2007 Annual Report
1a.Objectives (from AD-416)
(1) Investigate the molecular mechanisms that coordinate virulence and antibiotic resistance in Salmonella obtained from cattle (DT104 and S. dublin) and swine (DT104 and S. choleraesuis). (2) Characterize the molecular mechanisms involved in Salmonella survival, colonization and pathogenicity in relation to various host (swine and cattle) factors such as stress, gastric pH, and protozoa. (3) Investigate the molecular basis for swine resistance to Salmonella colonization by characterizing the immunological aspects of infection.
1b.Approach (from AD-416)
(1) Use a novel reporter system and transposon mutagenesis o identifiy DT104 genes involved in rumen protozoa-mediated hypervirulence. (2) Use an in vitro conjugation system to chracterize intra-protozoal transfer of plasmids from Klebsiella (and other bacteria) to Salmonella. (3) Compare the progression of salmonellosis for defaunated and fully-faunated calves infected with DT104. (4) Functional genomic analyses will be performed on Salmonella exposed to norepinephrine, low pH, and conditions relevant to intestinal colonization. (5) Use microarrays to identify swine genes that contribute to innate resistance to Salmonella colonization.
Hypervirulence in antibiotic resistant Salmonella adapted to cattle: Some multiresistant Salmonella have been purported to be more pathogenic than antibiotic-sensitive cohorts and we recently associated this phenomenon with exposure to protozoa from the first stomach of cattle. In research performed at the National Animal Disease Center (NADC) in Ames, IA, we demonstrated this phenomenon in a Salmonella strain that is adapted to cattle, i.e. Salmonella dublin. Host-adapted strains, like S. dublin, are adept at causing disease thus a more pathogenic strain can cause significant mortality in an infected herd. The results provide the basis for ameliorating this problem by identifying an intervention point for cattle producers. Addresses NP 108 Action Plan 1.1.5 regarding Antibiotic Resistance.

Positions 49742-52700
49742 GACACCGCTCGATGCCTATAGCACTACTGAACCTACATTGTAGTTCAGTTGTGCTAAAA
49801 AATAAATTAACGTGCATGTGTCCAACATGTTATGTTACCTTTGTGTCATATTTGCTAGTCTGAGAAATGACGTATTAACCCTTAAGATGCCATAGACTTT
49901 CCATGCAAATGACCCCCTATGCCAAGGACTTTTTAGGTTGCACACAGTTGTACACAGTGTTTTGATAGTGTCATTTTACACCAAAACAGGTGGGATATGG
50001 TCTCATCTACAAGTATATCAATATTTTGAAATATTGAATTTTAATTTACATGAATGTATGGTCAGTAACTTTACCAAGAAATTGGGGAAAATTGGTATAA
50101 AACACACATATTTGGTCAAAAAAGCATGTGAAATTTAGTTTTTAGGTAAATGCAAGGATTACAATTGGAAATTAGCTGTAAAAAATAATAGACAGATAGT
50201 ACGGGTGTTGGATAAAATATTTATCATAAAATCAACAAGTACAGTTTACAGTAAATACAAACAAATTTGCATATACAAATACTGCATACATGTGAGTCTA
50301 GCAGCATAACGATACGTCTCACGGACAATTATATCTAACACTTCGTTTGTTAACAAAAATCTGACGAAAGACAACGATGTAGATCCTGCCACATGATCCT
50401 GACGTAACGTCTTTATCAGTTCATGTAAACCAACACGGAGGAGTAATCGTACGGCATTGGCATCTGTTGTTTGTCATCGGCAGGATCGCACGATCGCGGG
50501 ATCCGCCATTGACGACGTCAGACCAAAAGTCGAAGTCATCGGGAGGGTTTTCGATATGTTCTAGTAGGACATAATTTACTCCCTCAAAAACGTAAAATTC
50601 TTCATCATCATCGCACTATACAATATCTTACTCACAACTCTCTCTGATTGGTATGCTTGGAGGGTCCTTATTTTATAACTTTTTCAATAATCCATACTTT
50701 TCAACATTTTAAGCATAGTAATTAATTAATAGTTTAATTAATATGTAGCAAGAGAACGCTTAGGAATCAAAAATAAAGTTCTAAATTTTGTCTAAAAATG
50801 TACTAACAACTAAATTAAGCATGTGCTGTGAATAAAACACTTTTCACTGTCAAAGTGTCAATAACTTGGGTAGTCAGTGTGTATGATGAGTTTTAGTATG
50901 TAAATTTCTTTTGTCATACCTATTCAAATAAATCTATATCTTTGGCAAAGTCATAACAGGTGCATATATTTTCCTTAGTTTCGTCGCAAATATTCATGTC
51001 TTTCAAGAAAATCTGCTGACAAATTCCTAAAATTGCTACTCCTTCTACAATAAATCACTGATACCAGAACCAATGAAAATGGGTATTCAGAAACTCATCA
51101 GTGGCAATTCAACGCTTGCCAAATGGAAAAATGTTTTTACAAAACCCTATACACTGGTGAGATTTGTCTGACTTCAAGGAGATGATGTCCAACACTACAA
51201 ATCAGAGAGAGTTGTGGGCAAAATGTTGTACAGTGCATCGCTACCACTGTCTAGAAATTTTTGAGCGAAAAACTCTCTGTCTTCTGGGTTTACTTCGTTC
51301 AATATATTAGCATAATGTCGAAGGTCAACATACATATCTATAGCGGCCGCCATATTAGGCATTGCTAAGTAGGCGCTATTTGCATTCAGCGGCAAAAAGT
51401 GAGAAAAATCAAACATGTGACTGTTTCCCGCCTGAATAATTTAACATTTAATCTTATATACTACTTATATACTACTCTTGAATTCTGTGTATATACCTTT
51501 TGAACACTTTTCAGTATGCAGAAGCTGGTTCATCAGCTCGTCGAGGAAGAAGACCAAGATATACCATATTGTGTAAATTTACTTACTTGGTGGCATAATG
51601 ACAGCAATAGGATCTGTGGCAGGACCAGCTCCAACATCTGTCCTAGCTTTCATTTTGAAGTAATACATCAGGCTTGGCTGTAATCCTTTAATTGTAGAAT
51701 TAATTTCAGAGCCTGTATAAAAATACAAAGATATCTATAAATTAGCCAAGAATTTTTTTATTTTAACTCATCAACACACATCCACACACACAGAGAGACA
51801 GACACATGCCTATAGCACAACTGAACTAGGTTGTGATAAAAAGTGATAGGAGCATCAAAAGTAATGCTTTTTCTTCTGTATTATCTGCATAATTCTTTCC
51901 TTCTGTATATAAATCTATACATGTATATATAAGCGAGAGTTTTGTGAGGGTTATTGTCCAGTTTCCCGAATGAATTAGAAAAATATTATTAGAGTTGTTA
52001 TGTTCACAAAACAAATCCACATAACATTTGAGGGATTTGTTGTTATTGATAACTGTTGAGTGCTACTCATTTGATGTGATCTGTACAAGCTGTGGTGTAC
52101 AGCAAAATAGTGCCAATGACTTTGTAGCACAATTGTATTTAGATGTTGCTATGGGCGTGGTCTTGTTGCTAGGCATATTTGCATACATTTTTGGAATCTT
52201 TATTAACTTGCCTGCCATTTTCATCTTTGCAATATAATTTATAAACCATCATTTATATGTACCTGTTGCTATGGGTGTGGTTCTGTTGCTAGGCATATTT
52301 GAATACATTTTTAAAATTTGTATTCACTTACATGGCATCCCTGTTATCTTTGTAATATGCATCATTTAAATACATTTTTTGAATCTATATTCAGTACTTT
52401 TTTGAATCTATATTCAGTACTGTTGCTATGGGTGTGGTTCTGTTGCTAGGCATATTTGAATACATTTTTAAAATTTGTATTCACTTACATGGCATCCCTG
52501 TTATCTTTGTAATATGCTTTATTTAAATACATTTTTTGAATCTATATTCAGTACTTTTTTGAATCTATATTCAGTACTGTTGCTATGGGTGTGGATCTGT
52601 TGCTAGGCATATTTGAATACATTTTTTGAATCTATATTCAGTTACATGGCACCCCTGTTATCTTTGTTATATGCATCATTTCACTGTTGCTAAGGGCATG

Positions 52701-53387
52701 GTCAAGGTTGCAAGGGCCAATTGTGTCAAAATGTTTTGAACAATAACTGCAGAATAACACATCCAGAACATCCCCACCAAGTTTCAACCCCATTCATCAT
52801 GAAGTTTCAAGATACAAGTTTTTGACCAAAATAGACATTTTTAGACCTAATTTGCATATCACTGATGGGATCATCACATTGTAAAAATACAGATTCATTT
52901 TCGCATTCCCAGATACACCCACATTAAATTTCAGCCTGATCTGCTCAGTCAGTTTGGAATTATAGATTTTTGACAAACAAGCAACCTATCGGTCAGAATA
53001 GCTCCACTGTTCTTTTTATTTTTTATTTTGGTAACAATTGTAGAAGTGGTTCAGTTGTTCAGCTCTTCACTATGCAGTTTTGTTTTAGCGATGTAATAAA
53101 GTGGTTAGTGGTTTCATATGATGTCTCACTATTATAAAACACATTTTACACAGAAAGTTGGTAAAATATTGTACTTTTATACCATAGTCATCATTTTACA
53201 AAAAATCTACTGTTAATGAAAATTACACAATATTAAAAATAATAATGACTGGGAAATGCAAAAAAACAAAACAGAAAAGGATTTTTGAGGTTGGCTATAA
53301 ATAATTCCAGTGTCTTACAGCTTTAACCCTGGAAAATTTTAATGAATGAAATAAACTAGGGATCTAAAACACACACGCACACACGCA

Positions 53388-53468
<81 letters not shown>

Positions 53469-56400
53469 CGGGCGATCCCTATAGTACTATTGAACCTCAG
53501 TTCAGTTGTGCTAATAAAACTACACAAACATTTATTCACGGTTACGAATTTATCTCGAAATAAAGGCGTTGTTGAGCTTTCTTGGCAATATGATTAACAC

5.Significant Activities that Support Special Target Populations
|Number of new CRADAs and MTAs||1|
|Number of non-peer reviewed presentations and proceedings||3|
|Number of newspaper articles and other presentations for non-science audiences||4|
Carlson, S.A., Sharma, V.K., McCuddin, Z.P., Rasmussen, M.A., Franklin, S.L. 2007. Involvement of a Salmonella genomic island 1 gene in the rumen protozoan-mediated enhancement of invasion for multiple-antibiotic-resistant Salmonella enterica Serovar Typhimurium. Infection and Immunity. 75(2):792-800.
Uthe, J.J., Bearson, S.M., Royaee, A.R., Lunney, J.K., Stabel, T.J., Zhao, S., Tuggle, C.K. 2007. Porcine differential gene expression in response to Salmonella enterica serovars Choleraesuis and Typhimurium. Molecular Immunology. 44(11):2900-2914.
Wang, Y.F., Qu, L., Uthe, J.J., Bearson, S.M., Kuhar, D.J., Lunney, J.K., Couture, O.P., Nettleton, D., Dekkers, J.C., Tuggle, C.K. 2007. Global transcriptional response of porcine mesenteric lymph nodes to Salmonella enterica serovar Typhimurium. Genomics. 90(1):72-84.
McCuddin, Z.P., Carlson, S.A., Sharma, V.K. 2007. Experimental reproduction of bovine Salmonella encephalopathy using a norepinephrine-based stress model. British Veterinary Journal. Available:http://www.sciencedirect.com